Brazil: Let the underwear of domination burn

A picture is worth a thousand words. Nonetheless, after seeing this disgusting sexist frivolity, designed by advertising agents for the lingerie and underwear brand ‘Duloren’, we chose not to remain quiet. The company is based in Brazil and has representatives in the US and Japan, but also sells its products through Telemarketing. Obviously, the two quotes of its latest marketing slogan were not randomly selected. ‘Pacificar foi fácil / Pacifying was easy’: this can be perceived as an outrageous reference to the ethnic and social cleansing across Brazil, also with the aim of displaying a ‘civilized’ and westernized image of its population ahead of the 2014 FIFA World Cup and the 2016 Summer Olympics.

The current policy of the Brazilian State is enforcing social peace through a permanent police state, criminalizing poverty at the same time, what inevitably leads us to consider the daily reality of people in favelas (or ‘shanty-towns’), where the vast majority of the population is black. The new police pacification units (PPU) are occupying those neighbourhoods using bullets and physical abuse. That’s the State’s solution for ‘putting an end’ to drug-related and violent crime (which, of course, has barely been affected by the ever growing repression). The authorities and parastatal thugs are removing residents from large favelas, and they do so with the utmost violence. They are evicting the poor from their homes, as well as persecuting and banning their ways of making a living, such as street vendorship and scavenging. All this is being imposed for the benefit of the Capital, meaning specific speculators, contractors, bankers, industrialists, etc., because many of these residential areas are key locations for the construction of hotels and the establishment of tourist resorts and all kinds of development and gentrification projects.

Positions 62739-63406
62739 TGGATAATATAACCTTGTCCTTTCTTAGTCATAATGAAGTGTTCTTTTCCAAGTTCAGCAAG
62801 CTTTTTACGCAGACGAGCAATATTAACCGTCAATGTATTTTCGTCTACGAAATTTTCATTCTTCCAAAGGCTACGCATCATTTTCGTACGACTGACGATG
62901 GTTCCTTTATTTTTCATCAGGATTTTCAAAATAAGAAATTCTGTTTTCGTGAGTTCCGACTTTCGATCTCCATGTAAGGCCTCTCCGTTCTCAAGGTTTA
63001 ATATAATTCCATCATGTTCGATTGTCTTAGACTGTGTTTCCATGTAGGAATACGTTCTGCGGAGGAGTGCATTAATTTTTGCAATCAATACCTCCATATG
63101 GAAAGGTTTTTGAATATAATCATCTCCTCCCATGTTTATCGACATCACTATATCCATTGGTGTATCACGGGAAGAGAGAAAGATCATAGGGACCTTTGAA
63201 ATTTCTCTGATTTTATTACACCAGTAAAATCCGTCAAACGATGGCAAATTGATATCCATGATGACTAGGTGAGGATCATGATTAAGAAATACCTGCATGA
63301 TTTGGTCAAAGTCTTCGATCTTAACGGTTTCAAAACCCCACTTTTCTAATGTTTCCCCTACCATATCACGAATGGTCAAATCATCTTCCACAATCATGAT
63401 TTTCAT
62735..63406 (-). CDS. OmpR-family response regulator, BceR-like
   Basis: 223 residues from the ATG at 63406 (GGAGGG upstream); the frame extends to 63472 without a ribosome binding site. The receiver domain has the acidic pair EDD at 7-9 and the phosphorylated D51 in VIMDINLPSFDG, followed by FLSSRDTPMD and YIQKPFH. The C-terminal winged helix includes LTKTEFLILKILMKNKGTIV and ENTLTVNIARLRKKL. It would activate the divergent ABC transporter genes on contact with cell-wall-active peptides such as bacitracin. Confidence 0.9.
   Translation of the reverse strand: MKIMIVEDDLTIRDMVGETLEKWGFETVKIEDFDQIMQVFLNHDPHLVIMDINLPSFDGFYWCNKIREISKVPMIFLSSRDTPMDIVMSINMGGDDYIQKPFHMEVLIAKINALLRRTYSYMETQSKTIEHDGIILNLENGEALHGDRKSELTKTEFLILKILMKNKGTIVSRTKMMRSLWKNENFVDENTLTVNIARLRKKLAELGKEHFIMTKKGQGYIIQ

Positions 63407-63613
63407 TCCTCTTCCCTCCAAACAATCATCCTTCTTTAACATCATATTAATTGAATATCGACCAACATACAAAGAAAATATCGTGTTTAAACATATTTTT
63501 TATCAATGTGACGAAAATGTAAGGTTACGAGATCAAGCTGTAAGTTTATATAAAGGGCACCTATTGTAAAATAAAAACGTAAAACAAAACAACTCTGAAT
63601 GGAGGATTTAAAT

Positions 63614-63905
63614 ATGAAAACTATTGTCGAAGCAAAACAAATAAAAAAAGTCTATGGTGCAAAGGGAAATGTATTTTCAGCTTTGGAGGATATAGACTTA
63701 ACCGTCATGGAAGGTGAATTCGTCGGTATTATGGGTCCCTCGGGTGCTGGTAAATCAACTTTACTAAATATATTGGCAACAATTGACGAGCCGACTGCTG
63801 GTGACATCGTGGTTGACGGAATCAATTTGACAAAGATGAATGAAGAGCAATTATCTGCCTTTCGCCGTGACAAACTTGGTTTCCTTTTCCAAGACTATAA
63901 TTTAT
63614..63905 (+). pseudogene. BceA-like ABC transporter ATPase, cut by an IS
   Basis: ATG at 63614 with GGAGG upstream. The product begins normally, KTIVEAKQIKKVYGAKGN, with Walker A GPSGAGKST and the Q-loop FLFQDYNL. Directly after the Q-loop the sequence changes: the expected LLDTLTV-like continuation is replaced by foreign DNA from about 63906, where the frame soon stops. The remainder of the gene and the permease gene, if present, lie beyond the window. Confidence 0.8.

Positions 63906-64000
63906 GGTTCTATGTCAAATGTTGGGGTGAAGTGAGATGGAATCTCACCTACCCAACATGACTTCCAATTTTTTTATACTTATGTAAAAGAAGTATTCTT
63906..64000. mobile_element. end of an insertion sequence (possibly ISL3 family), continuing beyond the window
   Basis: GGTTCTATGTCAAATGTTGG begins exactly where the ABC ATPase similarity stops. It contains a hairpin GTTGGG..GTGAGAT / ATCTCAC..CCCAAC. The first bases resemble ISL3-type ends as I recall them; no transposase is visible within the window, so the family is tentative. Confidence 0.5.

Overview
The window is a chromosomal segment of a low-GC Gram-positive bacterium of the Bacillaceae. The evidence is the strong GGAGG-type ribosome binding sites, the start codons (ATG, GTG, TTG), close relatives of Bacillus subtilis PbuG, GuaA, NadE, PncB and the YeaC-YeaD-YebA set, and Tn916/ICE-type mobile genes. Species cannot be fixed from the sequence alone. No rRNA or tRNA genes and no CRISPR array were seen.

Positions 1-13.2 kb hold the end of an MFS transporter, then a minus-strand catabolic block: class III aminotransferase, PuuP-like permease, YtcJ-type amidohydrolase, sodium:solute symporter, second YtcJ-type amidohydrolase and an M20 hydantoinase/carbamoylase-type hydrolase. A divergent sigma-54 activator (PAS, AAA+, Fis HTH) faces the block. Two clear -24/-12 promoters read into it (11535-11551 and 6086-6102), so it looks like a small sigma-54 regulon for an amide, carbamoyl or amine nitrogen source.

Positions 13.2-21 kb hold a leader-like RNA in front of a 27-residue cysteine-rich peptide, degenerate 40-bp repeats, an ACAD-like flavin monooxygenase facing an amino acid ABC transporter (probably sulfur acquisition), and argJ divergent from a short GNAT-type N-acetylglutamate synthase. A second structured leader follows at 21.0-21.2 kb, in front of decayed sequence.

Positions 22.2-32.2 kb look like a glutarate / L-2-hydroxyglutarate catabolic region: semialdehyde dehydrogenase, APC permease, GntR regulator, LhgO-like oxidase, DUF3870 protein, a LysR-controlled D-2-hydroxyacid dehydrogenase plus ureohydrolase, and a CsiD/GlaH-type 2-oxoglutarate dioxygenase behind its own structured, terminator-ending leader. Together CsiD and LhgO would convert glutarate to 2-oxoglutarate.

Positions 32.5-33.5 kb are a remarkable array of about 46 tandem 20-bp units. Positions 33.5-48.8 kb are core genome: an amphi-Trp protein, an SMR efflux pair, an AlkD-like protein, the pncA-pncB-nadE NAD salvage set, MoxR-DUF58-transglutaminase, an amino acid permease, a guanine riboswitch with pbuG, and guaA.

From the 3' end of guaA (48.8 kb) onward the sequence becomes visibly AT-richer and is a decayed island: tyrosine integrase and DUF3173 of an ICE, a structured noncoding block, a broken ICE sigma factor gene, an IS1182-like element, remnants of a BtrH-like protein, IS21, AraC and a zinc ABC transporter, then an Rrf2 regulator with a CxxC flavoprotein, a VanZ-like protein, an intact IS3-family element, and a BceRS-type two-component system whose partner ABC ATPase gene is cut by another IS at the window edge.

Even though the aforementioned company — just like most firms in the same sector — launches most of its advertising campaigns using white female models, now its bosses took the ‘risk’ to present a black woman who poses as the stereotypic seductive mulata, using her hot body to seduce a uniformed killer. ‘Quero ver dominar / I want to see dominating’. Dominating, controlling and mastering whom and what precisely? Is it the people in favelas, or in particular the women, in this case from Brazil, by suppressing and dressing them with girdles and bras sold at the highest possible prices?

Moreover, through advertising, the aesthetics of ‘ideal’ body proportions are projected to make consumers feel guilt, anxiety or shame, especially those who have been lured into fitting in these canons of ‘beauty’, so that they buy any ‘magic potion’ they can(not) afford: jewelry, make-up, fancy underwear… stupid tools of the system to keep people busy with frivolities which have nothing to do with the struggle for social liberation. In this case, a black woman is holding a uniform fetish, the hat of a resting white cop. Would ‘Duloren’ like potential buyers to think that the woman is willing to give the police hat back as soon as the thug wakes up, so that he can catch up with his murderous occupational activity? The advert is not only projecting binary pairs of Power (man/woman, white/black, good/evil) but also advocates state violence against an oppressed population.

Against patriarchy, chauvinism and machoism!
Against racist and sexist advertising of the Capital!
Against all States!